The Yorkshire Post: Obituary
Saturday 15th March 2014
Alan Spedding, one of the leading members of the North of England’s musical community, who was organist and director of music at Beverley Minster for 42 years, has died aged 70.
As a choral conductor, organist and teacher he was inspirational and worked long and hard to combine excellence with enterprise, emerging early as a much respected musician during the course of a distinguished career.
As music master at Beverley Grammar School, a teacher in Hull, and in his long and devoted work at the Minster, he was an inspiring trainer of young musicians.
His work with Hull Choral Union and the East Riding County Choir involved him in preparing and conducting all the major choral repertoire at Hull City Hall and Beverley Minster. His recitals and recordings on the famous Snetzler/Hill organ there attracted a keen and enthusiastic following over five decades, and the restoration of the instrument, completed in 1995 by Wood of Huddersfield, was a major landmark.
Many radio and television broadcasts from the Minster and elsewhere brought his name to a national and international audience, as did European recital tours. The Minster Choir played a pivotal role in a Yorkshire Television series, The Psalms of David, presented by James Galway and recorded at Beverley.
In 1979 he took the Minster choir to sing at the Festival of Remembrance at the Royal Albert Hall, where he played the organ.
Dr Spedding was born in Wimbledon, one of three talented brothers – the other two are twins, one also being a musician and the other an artist. He was educated at Rutlish School, Merton, South London, before training at the Royal College of Music where his studies included cello and organ, the latter with RCM professor John Birch, of Chichester Cathedral.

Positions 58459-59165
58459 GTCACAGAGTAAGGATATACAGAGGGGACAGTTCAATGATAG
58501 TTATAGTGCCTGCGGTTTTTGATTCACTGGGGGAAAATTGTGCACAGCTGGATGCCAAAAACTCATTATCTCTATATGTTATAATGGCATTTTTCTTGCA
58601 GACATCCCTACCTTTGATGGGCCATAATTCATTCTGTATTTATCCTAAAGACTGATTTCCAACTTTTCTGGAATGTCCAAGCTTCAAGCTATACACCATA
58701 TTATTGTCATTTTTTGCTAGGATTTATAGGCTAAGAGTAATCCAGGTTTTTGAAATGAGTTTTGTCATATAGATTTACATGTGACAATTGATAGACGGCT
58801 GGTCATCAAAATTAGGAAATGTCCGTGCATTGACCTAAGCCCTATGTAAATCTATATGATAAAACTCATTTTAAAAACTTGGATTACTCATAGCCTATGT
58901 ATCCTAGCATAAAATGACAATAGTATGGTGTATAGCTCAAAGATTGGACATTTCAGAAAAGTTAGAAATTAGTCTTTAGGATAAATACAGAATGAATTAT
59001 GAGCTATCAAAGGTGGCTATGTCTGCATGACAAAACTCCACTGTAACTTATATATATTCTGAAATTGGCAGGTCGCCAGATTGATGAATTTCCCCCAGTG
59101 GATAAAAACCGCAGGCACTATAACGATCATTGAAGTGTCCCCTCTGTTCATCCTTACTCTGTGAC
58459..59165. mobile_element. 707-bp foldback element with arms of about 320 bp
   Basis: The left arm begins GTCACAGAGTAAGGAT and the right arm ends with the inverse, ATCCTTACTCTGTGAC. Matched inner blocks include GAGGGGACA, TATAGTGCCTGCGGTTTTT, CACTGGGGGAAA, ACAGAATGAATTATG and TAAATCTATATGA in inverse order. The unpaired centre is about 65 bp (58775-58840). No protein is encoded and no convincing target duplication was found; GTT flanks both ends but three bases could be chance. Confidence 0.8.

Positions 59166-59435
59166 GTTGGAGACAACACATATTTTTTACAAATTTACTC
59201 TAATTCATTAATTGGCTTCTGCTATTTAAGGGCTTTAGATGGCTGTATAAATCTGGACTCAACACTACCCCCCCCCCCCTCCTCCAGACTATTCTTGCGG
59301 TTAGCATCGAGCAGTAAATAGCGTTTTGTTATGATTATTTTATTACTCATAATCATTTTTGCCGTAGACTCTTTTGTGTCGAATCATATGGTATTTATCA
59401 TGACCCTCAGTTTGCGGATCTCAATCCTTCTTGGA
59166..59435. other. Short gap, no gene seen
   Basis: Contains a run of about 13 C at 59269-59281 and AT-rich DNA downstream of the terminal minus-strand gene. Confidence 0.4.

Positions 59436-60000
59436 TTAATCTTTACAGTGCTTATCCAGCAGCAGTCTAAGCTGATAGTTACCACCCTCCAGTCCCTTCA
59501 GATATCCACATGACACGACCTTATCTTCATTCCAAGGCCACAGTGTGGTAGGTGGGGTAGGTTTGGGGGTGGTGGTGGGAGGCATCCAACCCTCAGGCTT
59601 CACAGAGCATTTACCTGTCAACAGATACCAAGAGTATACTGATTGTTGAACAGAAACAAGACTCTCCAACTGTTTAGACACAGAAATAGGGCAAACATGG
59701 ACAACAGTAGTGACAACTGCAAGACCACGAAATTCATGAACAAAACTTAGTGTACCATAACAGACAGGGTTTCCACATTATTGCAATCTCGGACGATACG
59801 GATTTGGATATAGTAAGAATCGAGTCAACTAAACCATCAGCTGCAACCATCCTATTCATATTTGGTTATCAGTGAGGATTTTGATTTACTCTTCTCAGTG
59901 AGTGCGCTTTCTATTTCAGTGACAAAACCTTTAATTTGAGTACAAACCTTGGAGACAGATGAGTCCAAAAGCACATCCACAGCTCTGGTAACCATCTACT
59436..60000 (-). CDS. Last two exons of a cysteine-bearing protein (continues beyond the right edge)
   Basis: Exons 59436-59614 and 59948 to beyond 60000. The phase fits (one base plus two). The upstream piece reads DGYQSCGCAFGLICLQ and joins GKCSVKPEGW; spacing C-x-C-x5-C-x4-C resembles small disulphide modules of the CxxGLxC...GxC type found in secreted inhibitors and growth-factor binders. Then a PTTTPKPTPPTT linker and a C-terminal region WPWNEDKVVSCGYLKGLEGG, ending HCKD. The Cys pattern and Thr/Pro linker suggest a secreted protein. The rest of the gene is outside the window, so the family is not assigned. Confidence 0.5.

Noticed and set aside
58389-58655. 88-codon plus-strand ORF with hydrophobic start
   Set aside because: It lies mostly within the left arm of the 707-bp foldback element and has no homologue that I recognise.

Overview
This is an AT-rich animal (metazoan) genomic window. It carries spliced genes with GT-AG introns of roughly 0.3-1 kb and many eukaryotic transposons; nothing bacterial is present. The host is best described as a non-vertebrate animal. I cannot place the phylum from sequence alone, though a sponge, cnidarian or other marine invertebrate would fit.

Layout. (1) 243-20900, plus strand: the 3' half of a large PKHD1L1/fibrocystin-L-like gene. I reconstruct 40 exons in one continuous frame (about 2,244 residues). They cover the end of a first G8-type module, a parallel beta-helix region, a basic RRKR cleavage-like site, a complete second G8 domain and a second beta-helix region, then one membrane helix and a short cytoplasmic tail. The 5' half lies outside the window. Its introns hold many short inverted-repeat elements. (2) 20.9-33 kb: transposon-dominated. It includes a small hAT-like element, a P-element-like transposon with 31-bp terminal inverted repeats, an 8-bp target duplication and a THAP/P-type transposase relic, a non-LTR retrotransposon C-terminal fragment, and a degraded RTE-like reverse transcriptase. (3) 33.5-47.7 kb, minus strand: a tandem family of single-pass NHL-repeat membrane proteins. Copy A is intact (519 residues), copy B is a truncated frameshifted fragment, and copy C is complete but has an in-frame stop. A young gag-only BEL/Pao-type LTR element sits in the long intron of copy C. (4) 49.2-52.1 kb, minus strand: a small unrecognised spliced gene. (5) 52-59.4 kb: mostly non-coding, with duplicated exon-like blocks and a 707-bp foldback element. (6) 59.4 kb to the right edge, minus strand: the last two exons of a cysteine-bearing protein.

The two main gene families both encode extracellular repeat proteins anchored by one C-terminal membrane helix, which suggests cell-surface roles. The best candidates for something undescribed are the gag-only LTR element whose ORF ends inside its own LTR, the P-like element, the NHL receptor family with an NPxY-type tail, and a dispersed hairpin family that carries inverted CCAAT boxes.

He moved north in 1967 when he was appointed to Beverley Minster, having been one of 56 applicants for the post, following service at St John’s Church, Wimbledon, and Kingston-upon-Thames Parish Church.
Two years later, when the East Riding County Choir was left without a conductor for its Christmas Concert, he agreed to cover the emergency. As a result they asked him to stay, which he did for 45 years.
At the same time he was teaching in Hull, then in 1971 became organist at Hull Grammar School, and he also conducted Hull Choral Union from 1975 to 2001.
On the national musical canvas, Dr Spedding was a devoted supporter of the work of major musical organisations, most notably the Royal College of Organists as council member and diploma examiner, the Royal School of Church Music, the Associated Board of the Royal Schools of Music where he was a popular, perceptive, considerate and courteous examiner, and the Incorporated Association of Organists for whom he was associate editor of the Organists’ Review.
A long association with Hull University, where he was organ curator, was marked by the conferment of an honorary Doctorate of Music in 1994, and his services to music were recognised by the award of an MBE in 2003 and the diploma of Associate of the Royal School of Church Music in 2006.
In recent years, a number of his published organ and choral compositions have achieved considerable prominence both in this country and abroad. Two sets of variations for organ founded on plainsong themes – Urbs beata and Victimae Paschali laudes – commemorate close personal associations and were dedicated respectively to Hull University Vice-Chancellor Professor David Dilks and his wife Jill and Huddersfield Town Hall organist Dr Gordon Stewart.
Dr Spedding also studied and lectured on the Minster’s collection of mediaeval musicians, its famous minstrel carvings being one facet of its history on which he was a noted authority.
In Alan Spedding, a quiet, easy manner was combined with an irrepressible good humour and a rare capacity for friendship.
He and his wife Ann, who is a piano teacher, were married at St John’s Parish Church, Wimbledon, where one of his distinguished predecessors was the noted composer of “light” music, Albert W Ketèlbey.
Dr Spedding is survived by his wife, their sons John and Christopher, and six grandchildren.
The original article can be read here.